Any type of surgery carries some risks of complications no matter how skilled the surgeon and cosmetic surgery is no different in this respect. Tummy tuck surgery is one of the most popular plastic surgeries, designed to create a flatter and more toned abdominal contour.
With this operation, professional plastic surgeons associations and government advice both stateside and the UK relentlessly repeat a common theme. Prospective patients should choose qualified, experienced and ethical surgeons rather than simply shopping around only for the price. Plastic surgery (cosmetic surgery, aesthetic surgery) is a surgical specialism within surgery, and within that specialism each procedure requires specialist training, qualification and a great deal of competent clinical experience. Medical risks are reduced in the hands of a competent surgical team but can never be guaranteed to be eliminated.
The complications detailed below should be taken in context. Firstly, they cannot constitute medical advice. It would be impossible to state all the risks and meaningless anyway as they will vary from patient to patient.
Secondly, their illustration here is to highlight the nature of tummy tuck surgery – it is an invasive, full operation which carries certain degrees of risk and requires excellent standards of surgical skill. Finally, to balance the picture, it is also equally true that tummy tucks are routinely performed around the world and have been for some years now.
– Bleeding underneath the skin can occur, and the drainage tubes the surgeon inserts sometimes cannot collect it. This can be accompanied by a hematoma (blood clot). This must be treated by further corrective surgery.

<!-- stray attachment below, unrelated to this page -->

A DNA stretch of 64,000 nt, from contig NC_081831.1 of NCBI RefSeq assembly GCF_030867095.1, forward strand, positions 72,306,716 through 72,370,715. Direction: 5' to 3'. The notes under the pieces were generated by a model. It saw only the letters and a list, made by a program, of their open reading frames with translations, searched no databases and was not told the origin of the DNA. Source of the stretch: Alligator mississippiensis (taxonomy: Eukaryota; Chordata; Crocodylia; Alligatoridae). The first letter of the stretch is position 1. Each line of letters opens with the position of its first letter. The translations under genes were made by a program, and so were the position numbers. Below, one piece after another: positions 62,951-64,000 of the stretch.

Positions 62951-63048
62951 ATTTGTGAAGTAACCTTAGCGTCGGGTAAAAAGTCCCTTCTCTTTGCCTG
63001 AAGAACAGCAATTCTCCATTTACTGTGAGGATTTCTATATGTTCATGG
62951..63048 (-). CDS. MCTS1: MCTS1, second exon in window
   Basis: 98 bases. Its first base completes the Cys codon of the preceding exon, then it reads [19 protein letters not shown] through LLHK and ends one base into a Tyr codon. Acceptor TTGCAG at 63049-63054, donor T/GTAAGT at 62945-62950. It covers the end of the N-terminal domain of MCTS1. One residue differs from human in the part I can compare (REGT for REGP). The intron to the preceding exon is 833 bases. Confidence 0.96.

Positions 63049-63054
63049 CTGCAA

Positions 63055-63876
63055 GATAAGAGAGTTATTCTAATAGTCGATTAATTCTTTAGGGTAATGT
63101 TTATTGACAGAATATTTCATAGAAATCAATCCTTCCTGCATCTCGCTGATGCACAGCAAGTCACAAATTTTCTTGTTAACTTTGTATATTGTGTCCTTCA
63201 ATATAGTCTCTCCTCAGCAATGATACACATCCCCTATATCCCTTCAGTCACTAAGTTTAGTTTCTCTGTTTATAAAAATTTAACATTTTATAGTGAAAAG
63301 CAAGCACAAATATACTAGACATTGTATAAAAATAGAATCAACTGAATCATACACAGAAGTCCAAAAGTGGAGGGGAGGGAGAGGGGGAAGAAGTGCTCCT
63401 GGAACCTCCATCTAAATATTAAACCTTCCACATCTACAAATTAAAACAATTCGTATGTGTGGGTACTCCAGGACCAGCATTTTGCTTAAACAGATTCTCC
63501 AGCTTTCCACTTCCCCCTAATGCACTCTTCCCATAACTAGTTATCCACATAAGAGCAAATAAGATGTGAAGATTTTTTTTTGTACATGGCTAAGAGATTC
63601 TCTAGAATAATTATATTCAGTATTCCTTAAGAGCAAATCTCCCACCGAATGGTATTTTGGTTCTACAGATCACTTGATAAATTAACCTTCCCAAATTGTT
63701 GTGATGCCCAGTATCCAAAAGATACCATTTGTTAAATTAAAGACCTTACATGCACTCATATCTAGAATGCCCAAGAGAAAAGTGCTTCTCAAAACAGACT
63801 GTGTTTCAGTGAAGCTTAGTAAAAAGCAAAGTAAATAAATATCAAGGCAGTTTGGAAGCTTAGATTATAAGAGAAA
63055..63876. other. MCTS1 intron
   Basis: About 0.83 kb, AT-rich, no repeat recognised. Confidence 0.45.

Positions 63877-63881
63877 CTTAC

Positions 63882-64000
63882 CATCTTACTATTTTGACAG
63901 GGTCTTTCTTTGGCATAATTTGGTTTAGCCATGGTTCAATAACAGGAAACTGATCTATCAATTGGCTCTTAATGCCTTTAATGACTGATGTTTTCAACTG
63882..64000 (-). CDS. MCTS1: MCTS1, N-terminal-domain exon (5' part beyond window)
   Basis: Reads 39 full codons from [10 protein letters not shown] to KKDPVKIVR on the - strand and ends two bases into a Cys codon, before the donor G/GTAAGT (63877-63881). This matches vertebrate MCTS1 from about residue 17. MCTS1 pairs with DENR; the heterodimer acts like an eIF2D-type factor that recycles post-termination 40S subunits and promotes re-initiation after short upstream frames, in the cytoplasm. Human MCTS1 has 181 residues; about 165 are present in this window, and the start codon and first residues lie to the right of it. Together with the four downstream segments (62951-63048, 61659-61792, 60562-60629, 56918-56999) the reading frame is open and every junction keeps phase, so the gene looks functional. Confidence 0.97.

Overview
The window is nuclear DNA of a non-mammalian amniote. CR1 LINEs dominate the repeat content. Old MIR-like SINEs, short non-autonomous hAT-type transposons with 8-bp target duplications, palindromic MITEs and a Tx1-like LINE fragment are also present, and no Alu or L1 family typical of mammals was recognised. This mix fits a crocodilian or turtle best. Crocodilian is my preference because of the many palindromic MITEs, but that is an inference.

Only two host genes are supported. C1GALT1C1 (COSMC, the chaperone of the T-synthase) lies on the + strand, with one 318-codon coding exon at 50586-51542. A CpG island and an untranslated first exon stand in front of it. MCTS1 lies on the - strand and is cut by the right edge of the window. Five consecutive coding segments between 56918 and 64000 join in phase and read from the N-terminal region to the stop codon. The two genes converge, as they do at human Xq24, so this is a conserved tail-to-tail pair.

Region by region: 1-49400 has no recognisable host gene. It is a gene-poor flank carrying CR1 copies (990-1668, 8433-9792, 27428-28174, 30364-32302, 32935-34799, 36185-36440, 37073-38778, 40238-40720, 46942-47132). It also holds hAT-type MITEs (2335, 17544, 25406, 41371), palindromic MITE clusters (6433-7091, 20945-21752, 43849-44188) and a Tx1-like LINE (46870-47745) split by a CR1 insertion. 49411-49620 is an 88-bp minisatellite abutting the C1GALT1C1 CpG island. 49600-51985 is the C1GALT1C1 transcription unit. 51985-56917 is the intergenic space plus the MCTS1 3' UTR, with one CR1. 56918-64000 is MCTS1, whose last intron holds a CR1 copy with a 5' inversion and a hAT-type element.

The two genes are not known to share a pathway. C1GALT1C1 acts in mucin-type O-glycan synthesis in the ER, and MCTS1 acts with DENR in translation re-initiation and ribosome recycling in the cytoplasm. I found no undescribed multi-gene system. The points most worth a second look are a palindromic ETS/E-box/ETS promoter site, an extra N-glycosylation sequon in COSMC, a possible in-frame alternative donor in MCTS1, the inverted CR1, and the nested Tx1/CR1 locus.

– Any surgery carries a risk of wound infection. Prophylactic antibiotics (given before surgery) help to minimise risk.
– Degrees of scarring vary from patient to patient. Further surgery for scar revision may be advised if severe or subject to rupture.
– Necrosis can occur to skin or fatty tissue – meaning cells simply die. Smokers appear more at risk (1); adequate counselling with the surgical team can explain this more fully before surgery.
– Pulmonary embolism means a blood clot which moves to the lungs. This is not a ‘routine’ complication and various techniques are used as precautionary measures against this.
– Numbness to abdominal region or thighs may occur if nerves are damaged with surgery. Commonly, damage resolves over months; occasionally small areas do not regain sensation.
– Seromas form due to collection of fluid between the muscle layer and the skin flap and can pose infections risks. Precautionary drainage techniques are used to reduce this risk. It may well be greater for patients with very high BMIs or smokers (2).
1. Kroll, Stephen S. M.D. 1994. Necrosis of Abdominoplasty and Other Secondary Flaps after TRAM Flap Breast Reconstruction. Plastic Reconstruction Surgery. 94: 637.
2. Kim, James M.D.; Stevenson, Thomas R. M.D. 2006. Abdominoplasty, Liposuction of the Flanks, and Obesity: Analyzing Risk Factors for Seroma Formation. Plastic and Reconstructive Surgery: 117 (3), pp.773-779.
DISCLAIMER: It cannot be emphasised enough that NONE of this article can be used as medical advice under any circumstances. Readers with any health concerns are advised to please only consult their professional doctor.